It would give us a thrill to check out countries that we had never discovered before. We looked at the antipodes that were the furthest from where we were and tell each other that it was night there while it was day here. That seemed so strange. Many of my friends’ favourite game was a rapid fire round of naming countries when you had to respond by naming the capital city.
Continue reading Global Indians: Distance and the World

What gifts to buy in a global culture?

I’ve been looking for gifts for the past few days for my impending visit to India from New York. And I’ve been looking in vain.

Last year I bought some bottles of perfume with people’s names on them –unfortunately not mine but say Calvin Klein’s or Elizabeth Arden’s or even Justin Bieber’s.  Sometimes they were not names but only initials. They appeared everywhere–clothes, shoes, leather handbags–with shiny tags that said CK, MC, AB, CD, EF, GH or something else.

I suppose that in the realm of gift-giving, even if there was some confusion as to who had given the gift, there would be no confusion as to whose idea it was. Calvin Klein’s.

But on my way, at my long layover in Dubai, I realized the folly of carrying these several bottles of unnecessary fluids and leather bags (yet so necessary for the human condition) over long distances.

Dubai airport was a great, wide, beautiful, wonderful mall which happened to also have airplanes. And it was newer and more sparkling than any mall in New Jersey or Florida.
Continue reading What gifts to buy in a global culture?

Durga Puja, Fall, Kashful and the city

বাংলা: কাশফুল
Kashphool. The real deal. via Zemanta. বাংলা: কাশফুল (Photo credit: Wikipedia)

I got out of my apartment building yesterday and there they were. A bunch of dried, white grass flowers framed by concrete next to a stern sign that read : “Private. Do not trespass.”

Kashful. Or its distant cousin has bloomed in Jersey City. Fall has touched even the concrete.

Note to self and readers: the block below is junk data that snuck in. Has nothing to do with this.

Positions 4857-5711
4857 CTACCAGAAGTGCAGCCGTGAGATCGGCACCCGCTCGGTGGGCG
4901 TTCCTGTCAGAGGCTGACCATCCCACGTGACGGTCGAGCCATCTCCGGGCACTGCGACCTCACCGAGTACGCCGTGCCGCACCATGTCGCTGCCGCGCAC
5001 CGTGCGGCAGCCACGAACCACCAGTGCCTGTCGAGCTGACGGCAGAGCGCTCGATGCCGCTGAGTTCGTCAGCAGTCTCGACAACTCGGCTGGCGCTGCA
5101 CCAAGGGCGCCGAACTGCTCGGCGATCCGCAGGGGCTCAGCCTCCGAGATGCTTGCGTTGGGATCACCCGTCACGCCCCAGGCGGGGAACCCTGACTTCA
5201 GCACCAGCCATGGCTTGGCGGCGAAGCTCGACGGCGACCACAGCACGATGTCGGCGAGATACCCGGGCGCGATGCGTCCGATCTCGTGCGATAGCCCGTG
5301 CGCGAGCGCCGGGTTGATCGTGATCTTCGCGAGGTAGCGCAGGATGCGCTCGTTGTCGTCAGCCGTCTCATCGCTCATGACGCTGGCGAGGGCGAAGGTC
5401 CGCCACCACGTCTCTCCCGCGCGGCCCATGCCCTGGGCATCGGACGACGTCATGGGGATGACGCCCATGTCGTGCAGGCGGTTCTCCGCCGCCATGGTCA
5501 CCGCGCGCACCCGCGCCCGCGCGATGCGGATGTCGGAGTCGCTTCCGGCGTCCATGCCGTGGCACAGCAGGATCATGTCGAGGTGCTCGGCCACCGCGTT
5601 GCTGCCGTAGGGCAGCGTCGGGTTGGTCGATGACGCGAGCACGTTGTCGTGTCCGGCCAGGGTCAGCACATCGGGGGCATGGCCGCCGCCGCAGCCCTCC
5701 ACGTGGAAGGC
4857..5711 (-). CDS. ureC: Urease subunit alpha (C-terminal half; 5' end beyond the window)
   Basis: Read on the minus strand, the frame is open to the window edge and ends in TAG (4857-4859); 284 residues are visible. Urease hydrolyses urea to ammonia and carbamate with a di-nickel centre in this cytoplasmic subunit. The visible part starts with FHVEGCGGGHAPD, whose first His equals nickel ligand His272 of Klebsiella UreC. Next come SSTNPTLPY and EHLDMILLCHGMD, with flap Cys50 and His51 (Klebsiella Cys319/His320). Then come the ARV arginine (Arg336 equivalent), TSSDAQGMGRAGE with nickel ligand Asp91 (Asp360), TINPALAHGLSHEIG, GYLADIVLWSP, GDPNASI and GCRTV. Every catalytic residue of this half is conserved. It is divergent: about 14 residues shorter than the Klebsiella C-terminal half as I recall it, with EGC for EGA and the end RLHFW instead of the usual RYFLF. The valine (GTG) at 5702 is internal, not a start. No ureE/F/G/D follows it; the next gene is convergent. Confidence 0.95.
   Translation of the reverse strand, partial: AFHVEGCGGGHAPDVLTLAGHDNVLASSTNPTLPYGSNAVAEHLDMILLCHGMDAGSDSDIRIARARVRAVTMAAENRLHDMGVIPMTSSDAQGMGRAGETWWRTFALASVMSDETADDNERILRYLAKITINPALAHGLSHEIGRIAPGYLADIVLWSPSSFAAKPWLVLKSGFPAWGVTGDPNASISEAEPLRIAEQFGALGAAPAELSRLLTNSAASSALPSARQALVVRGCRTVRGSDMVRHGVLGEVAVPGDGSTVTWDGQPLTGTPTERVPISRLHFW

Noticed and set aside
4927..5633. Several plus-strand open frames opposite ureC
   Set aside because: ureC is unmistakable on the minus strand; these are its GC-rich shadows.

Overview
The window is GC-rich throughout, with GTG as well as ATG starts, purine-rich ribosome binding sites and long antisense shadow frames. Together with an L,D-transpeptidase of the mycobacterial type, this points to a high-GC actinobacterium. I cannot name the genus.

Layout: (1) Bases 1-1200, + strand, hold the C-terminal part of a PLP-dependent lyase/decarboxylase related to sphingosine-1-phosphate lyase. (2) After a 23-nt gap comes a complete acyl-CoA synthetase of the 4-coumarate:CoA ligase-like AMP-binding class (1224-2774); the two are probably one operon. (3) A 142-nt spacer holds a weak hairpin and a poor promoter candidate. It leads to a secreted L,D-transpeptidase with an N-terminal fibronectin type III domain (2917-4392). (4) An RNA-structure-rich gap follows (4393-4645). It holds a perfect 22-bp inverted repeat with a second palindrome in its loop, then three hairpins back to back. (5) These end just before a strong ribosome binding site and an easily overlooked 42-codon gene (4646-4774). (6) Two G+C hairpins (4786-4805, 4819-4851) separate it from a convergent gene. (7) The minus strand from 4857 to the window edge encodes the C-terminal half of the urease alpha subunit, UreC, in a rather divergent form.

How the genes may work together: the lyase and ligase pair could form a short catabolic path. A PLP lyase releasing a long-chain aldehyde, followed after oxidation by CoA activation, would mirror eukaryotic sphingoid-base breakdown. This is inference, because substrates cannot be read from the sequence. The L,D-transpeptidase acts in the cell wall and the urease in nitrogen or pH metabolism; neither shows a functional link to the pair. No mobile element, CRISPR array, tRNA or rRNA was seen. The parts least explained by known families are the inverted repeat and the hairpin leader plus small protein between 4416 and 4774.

Kashphool
Kashphool in Jersey City? The World Trade Center is across the river. Photo credit: Bottledworder

Kashphool? Or Kashful? How do you approximate from Bengali? Wikipedia tells me it’s called Kans grass in English, a grass native to South Asia. (“Kans grass”! Sounds strange. Not much better than Saccharum spontaneum, apparently its scientific name.)

This Kashphool in Jersey City is different from the ones at home in India.
Continue reading Durga Puja, Fall, Kashful and the city

Blog, language and the global audience

It was a rainy day yesterday. Gray sky as dark as slate, a gray river with boats in muted colours stuck solid on the gray, opaque water of the Hudson in the low light. The air smelt of wet vegetation. The balcony railing had drops of water clinging from it. I breathed in the fresh air  and I thought, ahhh, a muri, telebhaja kind of day.

Oh wait. I’ll have to translate that.

A puffed-rice and assorted-vegetables-dipped-in-batter and deep fried kind of day.

I smiled. Continue reading Blog, language and the global audience

Why I don’t read literature in the global age

njoy! 4get wastin tym @ lit class LOL!

I was looking to widen my horizons through reading literature recently and look what I found outside the book!

An animated world map
(Photo credit: Wikipedia)

A stretched world that’s already shrunk so small that I don’t know where to look to expand my mind anymore.

I saw people in Washington Square Park yesterday eating South Indian dosas wrapped like a Mexican burrito from a street vendor  and I read in the news that they got 3G on top of mount Everest at last.
Continue reading Why I don’t read literature in the global age

Facebook, old photographs and memories

Throughout the history of time there’s been Facebook. At first, in ancient societies, photographs were used in human social networking only to identify people. But evidence has been found that many denizens of those older cultures preferred other markers in the space for profile pictures to identify themselves  as a flower, a celebrity or a cartoon character that they thought represented them.

In the initial days of Facebook, people were scared of revealing themselves.

And then, a time came when everybody started sharing pictures. Those inhibitions started receding slowly, much like the slow ebbing of a wave on the beach.  Perhaps teenagers who are on Facebook nowadays can’t even remember those days.

But I can. I can remember that day on the beach.

That’s because an old photograph has resurfaced on Facebook.
Continue reading Facebook, old photographs and memories

My Blog Audience

Perhaps it’s because I’m still new to blogging that I haven’t lost the sense of wonder yet. It’s summer here and things are kind of nice late at night.

I was sitting at my computer in a room with a big glass window. The city skyline was spread out in front of me glittering like a long necklace across the empty river.
Continue reading My Blog Audience